Without a set of tools and templates, it would be troublesome for project managers to keep track of things. A Statement of Work (SoW) is one such necessary piece of equipment. It is an agreement where the customer and the team elaborate on what should be done in the project. Clients will know the deliverables they can expect. You can even adjust project estimates and timelines based on that. Isn’t that interesting? In this article at the Digital Project Manager, discover how you can prepare a strong statement of work.
How to Create an SoW
SoW is a detailed document and a backup to state if a task is out of scope should clients deviate from the agreed-upon deliverables. Without a written statement, conflicts and project delays will occur. Here are some documents you must know about before working on a statement of work:
Scope: It is what you have written down in the statement of work. You can also call the document the scope of work.Master Service Agreement (MSA): This is a contract with a client. The document explains how transactions and agreements should take place when you are working on projects for this customer. If you are working with the client for the first time, you will need to compose this document along with the SoW.Project Charter: This document is written for project goals and results but in more detail. The charter comes in handy for more complex projects where people easily get deviated from original objectives.Request for Proposals (RFPs): Customers frame an outline of the services they want from potential vendors.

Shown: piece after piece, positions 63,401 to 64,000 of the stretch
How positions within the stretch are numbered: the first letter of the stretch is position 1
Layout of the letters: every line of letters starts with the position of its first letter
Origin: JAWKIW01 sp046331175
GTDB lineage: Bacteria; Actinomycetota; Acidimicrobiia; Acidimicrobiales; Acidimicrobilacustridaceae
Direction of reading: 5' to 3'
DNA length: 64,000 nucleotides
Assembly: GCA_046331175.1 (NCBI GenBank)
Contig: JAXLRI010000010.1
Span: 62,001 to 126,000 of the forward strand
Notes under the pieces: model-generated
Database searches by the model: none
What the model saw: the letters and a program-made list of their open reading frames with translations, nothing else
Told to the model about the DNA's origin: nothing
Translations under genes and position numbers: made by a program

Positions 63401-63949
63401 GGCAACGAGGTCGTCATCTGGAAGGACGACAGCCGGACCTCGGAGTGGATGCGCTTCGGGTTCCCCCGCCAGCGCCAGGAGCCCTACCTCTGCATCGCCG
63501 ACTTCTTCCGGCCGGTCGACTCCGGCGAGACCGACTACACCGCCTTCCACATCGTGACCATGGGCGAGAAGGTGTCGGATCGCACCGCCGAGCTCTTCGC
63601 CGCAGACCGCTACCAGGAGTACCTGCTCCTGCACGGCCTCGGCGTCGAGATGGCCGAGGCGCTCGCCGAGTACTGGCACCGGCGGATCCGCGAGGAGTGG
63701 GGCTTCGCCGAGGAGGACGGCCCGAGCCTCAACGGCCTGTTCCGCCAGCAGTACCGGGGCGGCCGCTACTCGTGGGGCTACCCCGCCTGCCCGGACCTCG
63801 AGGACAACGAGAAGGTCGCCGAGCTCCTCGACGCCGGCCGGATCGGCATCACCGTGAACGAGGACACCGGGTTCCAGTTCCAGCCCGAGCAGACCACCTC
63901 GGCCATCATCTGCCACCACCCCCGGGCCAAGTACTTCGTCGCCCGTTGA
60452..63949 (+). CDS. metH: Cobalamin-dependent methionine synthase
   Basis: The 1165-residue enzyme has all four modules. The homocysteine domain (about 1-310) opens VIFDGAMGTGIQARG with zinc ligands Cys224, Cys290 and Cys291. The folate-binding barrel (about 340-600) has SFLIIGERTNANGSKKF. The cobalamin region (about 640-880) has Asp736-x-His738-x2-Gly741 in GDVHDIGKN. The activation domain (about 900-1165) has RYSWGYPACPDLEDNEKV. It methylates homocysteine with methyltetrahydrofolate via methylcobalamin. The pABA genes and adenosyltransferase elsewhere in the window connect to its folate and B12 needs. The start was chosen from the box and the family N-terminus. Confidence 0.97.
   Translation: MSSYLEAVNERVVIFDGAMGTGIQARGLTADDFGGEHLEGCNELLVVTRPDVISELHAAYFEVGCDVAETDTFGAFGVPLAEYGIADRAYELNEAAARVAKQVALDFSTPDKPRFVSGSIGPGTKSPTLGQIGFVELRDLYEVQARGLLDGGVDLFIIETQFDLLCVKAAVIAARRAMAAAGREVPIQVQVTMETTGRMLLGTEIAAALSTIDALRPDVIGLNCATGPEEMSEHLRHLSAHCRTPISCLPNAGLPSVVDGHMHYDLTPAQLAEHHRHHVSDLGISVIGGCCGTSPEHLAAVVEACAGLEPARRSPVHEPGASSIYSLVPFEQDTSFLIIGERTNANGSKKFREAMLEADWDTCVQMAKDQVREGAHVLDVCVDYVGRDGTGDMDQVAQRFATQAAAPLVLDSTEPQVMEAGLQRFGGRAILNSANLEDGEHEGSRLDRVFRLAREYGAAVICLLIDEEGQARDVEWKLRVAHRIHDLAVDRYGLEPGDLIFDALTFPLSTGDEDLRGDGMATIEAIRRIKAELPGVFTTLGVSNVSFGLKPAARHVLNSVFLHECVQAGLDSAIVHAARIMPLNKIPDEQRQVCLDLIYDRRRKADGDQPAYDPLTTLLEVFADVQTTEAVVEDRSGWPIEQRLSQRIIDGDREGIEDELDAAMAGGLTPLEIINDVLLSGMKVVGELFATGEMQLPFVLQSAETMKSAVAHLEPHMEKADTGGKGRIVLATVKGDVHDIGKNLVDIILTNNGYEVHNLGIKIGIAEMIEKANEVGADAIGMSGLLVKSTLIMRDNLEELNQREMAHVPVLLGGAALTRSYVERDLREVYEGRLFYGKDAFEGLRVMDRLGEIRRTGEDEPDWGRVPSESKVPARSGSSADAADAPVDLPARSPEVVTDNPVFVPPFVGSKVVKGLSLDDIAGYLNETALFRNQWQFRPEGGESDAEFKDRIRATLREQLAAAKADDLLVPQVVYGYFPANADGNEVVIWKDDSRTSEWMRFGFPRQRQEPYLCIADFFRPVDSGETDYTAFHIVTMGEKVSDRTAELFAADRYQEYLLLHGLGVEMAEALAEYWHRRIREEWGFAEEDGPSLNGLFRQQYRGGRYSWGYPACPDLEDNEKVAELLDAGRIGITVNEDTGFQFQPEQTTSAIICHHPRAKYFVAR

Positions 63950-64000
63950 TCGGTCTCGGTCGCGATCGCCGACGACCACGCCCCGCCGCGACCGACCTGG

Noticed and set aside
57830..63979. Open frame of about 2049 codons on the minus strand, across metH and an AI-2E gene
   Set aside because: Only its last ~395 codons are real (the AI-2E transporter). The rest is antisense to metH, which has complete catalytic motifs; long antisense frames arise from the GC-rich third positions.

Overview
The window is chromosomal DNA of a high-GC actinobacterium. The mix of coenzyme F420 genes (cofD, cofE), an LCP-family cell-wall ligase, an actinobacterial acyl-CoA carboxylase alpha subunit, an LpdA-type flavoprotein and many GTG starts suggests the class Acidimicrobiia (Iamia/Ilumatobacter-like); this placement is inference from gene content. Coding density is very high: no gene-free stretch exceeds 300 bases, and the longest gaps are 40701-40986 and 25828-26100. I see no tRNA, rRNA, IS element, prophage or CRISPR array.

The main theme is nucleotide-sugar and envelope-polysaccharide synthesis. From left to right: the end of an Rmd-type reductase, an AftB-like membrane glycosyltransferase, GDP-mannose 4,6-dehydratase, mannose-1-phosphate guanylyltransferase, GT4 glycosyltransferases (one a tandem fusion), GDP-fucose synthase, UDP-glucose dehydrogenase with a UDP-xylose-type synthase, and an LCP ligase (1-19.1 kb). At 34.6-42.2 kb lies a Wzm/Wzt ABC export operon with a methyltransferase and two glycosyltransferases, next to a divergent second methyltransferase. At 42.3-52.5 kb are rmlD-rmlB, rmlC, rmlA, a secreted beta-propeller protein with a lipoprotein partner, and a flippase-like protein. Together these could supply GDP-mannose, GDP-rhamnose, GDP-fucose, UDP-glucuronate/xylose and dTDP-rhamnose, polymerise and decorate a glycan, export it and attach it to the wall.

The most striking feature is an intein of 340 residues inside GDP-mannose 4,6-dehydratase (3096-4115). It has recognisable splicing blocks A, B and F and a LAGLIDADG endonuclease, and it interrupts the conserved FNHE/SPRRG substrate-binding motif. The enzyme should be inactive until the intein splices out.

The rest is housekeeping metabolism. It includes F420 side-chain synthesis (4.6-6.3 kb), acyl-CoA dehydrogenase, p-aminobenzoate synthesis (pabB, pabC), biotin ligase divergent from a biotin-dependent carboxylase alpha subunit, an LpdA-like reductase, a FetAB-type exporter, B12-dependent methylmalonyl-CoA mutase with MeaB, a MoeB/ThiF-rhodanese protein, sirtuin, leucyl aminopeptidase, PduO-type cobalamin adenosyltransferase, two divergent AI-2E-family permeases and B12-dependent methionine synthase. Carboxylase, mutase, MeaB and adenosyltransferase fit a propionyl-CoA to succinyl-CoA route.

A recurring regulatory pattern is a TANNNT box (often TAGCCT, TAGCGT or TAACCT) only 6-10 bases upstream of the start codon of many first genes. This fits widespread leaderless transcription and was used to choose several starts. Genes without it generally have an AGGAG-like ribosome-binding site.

The statement of work should have all the task details that you will deliver to a client. For instance, deliverables, timeline or milestones, best practices and procedures, detailed definition of the limitations and conditions, cost, timeframe, and billing periods.
Ideal Composition Time
Do not create an SoW when clients are still undecided. This will lead to rework. Undergo three stages of composition—rough draft, budgeting, and SoW composition. However, never create an estimate for the whole project. You can make multiple statements of work as the project progresses. Have an outline that provides clarity to your team about tasks. Explain the project’s purpose for better teamwork. Additionally, describe the expectations and limitations to the team, but in common project terms. Share the final draft with the client and the team.
Have all the SoW details available to direct the clients and team members. Feed the SoW details into the tools you work with for everyone’s easy reference.You might not have the original SoW team members in your project team. So, share the detail with your current team members. Inform them if there is any updates to the SoW.Always keep the big picture in mind because frequent changes can quickly take you out of the project scope.
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